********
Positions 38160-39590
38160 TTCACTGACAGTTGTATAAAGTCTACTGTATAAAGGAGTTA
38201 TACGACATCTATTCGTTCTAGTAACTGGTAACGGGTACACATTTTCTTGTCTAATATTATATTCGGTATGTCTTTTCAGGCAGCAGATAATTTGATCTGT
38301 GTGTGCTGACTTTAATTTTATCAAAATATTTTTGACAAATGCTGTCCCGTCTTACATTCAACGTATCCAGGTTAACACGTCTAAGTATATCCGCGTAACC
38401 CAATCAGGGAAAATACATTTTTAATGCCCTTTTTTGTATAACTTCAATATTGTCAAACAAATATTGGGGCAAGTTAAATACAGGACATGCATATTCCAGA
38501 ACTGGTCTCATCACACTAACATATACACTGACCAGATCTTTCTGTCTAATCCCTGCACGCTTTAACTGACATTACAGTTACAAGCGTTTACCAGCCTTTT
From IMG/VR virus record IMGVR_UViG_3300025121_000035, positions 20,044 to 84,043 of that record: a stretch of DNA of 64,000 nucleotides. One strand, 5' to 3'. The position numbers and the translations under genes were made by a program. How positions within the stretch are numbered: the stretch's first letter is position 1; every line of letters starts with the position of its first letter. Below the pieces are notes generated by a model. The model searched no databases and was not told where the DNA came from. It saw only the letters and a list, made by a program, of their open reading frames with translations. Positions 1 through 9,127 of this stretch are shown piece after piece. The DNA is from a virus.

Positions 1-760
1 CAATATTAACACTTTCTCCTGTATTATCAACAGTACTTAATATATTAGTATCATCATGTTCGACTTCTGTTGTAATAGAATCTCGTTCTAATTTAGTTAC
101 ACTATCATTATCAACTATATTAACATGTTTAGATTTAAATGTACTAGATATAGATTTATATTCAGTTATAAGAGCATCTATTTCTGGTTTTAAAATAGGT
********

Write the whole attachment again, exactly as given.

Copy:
Positions 38160-39590
38160 TTCACTGACAGTTGTATAAAGTCTACTGTATAAAGGAGTTA
38201 TACGACATCTATTCGTTCTAGTAACTGGTAACGGGTACACATTTTCTTGTCTAATATTATATTCGGTATGTCTTTTCAGGCAGCAGATAATTTGATCTGT
38301 GTGTGCTGACTTTAATTTTATCAAAATATTTTTGACAAATGCTGTCCCGTCTTACATTCAACGTATCCAGGTTAACACGTCTAAGTATATCCGCGTAACC
38401 CAATCAGGGAAAATACATTTTTAATGCCCTTTTTTGTATAACTTCAATATTGTCAAACAAATATTGGGGCAAGTTAAATACAGGACATGCATATTCCAGA
38501 ACTGGTCTCATCACACTAACATATACACTGACCAGATCTTTCTGTCTAATCCCTGCACGCTTTAACTGACATTACAGTTACAAGCGTTTACCAGCCTTTT
From IMG/VR virus record IMGVR_UViG_3300025121_000035, positions 20,044 to 84,043 of that record: a stretch of DNA of 64,000 nucleotides. One strand, 5' to 3'. The position numbers and the translations under genes were made by a program. How positions within the stretch are numbered: the stretch's first letter is position 1; every line of letters starts with the position of its first letter. Below the pieces are notes generated by a model. The model searched no databases and was not told where the DNA came from. It saw only the letters and a list, made by a program, of their open reading frames with translations. Positions 1 through 9,127 of this stretch are shown piece after piece. The DNA is from a virus.

Positions 1-760
1 CAATATTAACACTTTCTCCTGTATTATCAACAGTACTTAATATATTAGTATCATCATGTTCGACTTCTGTTGTAATAGAATCTCGTTCTAATTTAGTTAC
101 ACTATCATTATCAACTATATTAACATGTTTAGATTTAAATGTACTAGATATAGATTTATATTCAGTTATAAGAGCATCTATTTCTGGTTTTAAAATAGGT